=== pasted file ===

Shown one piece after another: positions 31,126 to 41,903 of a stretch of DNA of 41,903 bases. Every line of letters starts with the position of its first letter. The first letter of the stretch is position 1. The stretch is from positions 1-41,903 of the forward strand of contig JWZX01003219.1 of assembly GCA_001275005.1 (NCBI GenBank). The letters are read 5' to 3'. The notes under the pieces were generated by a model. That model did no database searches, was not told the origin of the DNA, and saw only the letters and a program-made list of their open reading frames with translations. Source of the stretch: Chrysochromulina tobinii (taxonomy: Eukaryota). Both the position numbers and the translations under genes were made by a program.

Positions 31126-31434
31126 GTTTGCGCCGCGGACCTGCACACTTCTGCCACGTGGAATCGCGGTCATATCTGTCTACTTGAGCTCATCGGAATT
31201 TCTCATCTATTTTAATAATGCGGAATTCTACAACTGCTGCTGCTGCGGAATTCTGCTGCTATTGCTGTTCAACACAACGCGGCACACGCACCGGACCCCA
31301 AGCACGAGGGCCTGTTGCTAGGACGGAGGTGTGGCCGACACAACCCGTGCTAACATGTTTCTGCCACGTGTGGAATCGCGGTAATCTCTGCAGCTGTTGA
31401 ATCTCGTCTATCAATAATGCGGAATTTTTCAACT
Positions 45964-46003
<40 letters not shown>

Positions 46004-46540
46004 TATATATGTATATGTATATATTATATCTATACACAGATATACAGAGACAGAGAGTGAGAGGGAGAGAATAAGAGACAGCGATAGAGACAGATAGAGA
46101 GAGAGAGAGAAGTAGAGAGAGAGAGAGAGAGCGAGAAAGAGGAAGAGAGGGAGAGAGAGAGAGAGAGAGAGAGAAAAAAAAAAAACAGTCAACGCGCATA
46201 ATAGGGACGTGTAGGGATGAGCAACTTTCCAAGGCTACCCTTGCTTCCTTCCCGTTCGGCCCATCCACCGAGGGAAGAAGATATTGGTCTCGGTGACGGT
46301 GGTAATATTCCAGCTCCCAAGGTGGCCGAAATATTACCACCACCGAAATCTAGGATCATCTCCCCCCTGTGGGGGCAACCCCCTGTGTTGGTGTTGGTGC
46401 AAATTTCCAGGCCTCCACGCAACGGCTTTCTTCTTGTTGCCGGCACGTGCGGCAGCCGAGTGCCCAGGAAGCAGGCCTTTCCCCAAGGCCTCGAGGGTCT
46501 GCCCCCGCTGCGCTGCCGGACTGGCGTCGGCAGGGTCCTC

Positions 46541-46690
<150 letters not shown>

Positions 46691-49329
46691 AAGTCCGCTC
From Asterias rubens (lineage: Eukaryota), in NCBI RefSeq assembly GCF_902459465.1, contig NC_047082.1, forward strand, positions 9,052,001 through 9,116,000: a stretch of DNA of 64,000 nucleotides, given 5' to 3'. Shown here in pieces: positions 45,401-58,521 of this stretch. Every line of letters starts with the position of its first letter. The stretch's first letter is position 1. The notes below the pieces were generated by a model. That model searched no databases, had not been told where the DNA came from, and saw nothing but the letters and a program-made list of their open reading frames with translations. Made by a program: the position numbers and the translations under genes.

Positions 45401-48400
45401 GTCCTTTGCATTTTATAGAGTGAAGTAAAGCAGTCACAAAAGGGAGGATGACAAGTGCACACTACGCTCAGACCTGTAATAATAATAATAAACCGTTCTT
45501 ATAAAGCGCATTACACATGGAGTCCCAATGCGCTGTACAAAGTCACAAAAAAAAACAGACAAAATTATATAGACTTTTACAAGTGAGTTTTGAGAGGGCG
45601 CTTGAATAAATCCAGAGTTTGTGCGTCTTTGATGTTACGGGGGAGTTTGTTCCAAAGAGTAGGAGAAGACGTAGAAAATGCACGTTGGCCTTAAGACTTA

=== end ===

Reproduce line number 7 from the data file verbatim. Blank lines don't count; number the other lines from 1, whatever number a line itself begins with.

Positions 45964-46003